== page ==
How would you describe Famalam in a nutshell?
FAMALAM stages engaging events spanning art, creativity and social good for children and parents navigating parenting and play in the 21st century, one of our key projects with Impact Hub Birmingham is #RadicalChildcare an initiative to explore, imagine and invest in bold new possibilities for the future of childcare.
When and why did you decide to run co-working pop-ups with childcare?
Whilst on maternity leave with my first - Theo I read a report by Nesta called - Mothers of Innovation. I found it hugely motivating, it detailed the many ways that Mothers can change the world. The report explains that socially, commercially and economically, mothers are a force for innovation around the world and explains how and why mothers make such great innovators. I also came to the realisation that my working life was never going to be the same and that now more than ever I had to find work that enabled me to spend quality time with my family as well as work that was rewarding. I was struck with how difficult the childcare conundrum was for everyone, especially freelancers like me, as for many, traditional childcare – a nursery or pre-school setting, can prove expensive and rigid, with long waiting lists, large deposits, rigid contractual days and fees that duplicate the household mortgage or rent payment. It was serving industrial 9-5pm workers and like many my work didn’t match up, being freelance can mean droughts and busy periods, it can mean working evenings or early mornings and I couldn’t find childcare to fit. It seemed like many people made choices about childcare based on economic reasons, not necessarily what seemed best for the child. Going to work in order to afford childcare seemed incongruent to me. I, like many, see the childcare industry, largely run by private companies as hugely flawed. The best provision goes to those who can afford it rather than those who need it, our poorest children miss out. Front line workers are often young women on minimum wage, there is little professional development or career progression for these young women but yet they are given the mammoth task of helping to raise our children in their most formative years.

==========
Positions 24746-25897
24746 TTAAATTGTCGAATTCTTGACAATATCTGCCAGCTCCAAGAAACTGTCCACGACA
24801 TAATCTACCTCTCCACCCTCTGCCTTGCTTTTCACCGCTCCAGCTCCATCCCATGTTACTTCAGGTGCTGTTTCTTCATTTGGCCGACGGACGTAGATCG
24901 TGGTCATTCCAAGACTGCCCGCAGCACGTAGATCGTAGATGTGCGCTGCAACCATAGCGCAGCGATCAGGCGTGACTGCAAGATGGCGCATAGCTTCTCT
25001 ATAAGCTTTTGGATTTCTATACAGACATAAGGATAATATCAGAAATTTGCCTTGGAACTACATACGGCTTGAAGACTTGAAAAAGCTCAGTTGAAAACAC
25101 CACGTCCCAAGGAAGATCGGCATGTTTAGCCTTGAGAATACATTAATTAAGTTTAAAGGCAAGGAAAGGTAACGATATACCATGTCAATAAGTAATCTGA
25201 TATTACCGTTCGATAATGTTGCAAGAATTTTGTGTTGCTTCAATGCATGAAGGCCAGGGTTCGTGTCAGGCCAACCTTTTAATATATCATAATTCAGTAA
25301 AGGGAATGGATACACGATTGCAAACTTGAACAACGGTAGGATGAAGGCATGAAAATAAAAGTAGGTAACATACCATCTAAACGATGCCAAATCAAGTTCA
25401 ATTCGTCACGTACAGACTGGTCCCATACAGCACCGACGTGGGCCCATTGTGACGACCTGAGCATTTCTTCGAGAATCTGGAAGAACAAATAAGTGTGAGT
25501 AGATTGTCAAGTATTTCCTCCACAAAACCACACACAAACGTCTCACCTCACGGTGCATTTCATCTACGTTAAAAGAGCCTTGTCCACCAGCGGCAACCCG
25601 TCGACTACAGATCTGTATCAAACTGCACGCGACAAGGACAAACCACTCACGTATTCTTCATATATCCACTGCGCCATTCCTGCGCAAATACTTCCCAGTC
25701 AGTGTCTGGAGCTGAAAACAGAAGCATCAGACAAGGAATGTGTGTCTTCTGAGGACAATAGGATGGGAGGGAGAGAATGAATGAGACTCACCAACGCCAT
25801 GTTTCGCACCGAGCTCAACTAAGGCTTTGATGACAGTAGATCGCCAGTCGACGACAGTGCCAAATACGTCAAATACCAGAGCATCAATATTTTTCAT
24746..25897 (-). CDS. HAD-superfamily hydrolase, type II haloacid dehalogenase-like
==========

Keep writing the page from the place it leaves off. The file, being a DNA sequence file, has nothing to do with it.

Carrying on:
I was a year into motherhood and disillusioned with my childcare options. I wanted to sense check with others in my situation and was invited by Immy Kaur at Impact Hub Birmingham to host a discussion. We hosted a lively conversation with a brilliant bunch of mums, dads, nans, policy makers, funders, artists, freelancers those with and without children on the complexities of the issue. Whilst babies and toddlers played I shared my #RadicalChildcare utopia, we explored what radical innovation in childcare might look like in Birmingham and discussed examples of other models from other parts of the UK and beyond, what made them successful and considered the specific needs of our community, especially freelance and nomadic workers.
A few months later Arts Council England awarded me some funding and in 2015/16 we piloted 2 seasons of co-creche at Impact Hub Birmingham, a pop up co-working space with on-site childcare for working parents from the creative industries plus a season of stay and plays.
How did it work?
The idea was simple – get some professional childminders in a room, supported by parent playworkers with some resources, toys, musical instruments, play kitchens, teepees etc. and offer to look after people’s children whilst they worked downstairs. It was offered on a pay what you could afford basis and it worked. Sessions were 3 hours and a local children’s centre advised me with the logistics - the staff ratios, health and safety, child protection etc. Parents who hadn’t used ‘traditional’ childcare yet – either because they felt that traditional childcare wasn’t for them or because their babies were only months old, were able to gently stretch the distance between them and their babies and see how it felt. The atmosphere was (mostly) serene and moms could come and go to breastfeed and check in as much as they liked.
What was the response from local parents?
“For me co-creche means creative and safe space for both me and my kids. With this unique formulae I become more productive, focused and my work, therefore, better. And my kids learn what it means to be a happy worker. I think it is an invaluable investment into our present and our future.”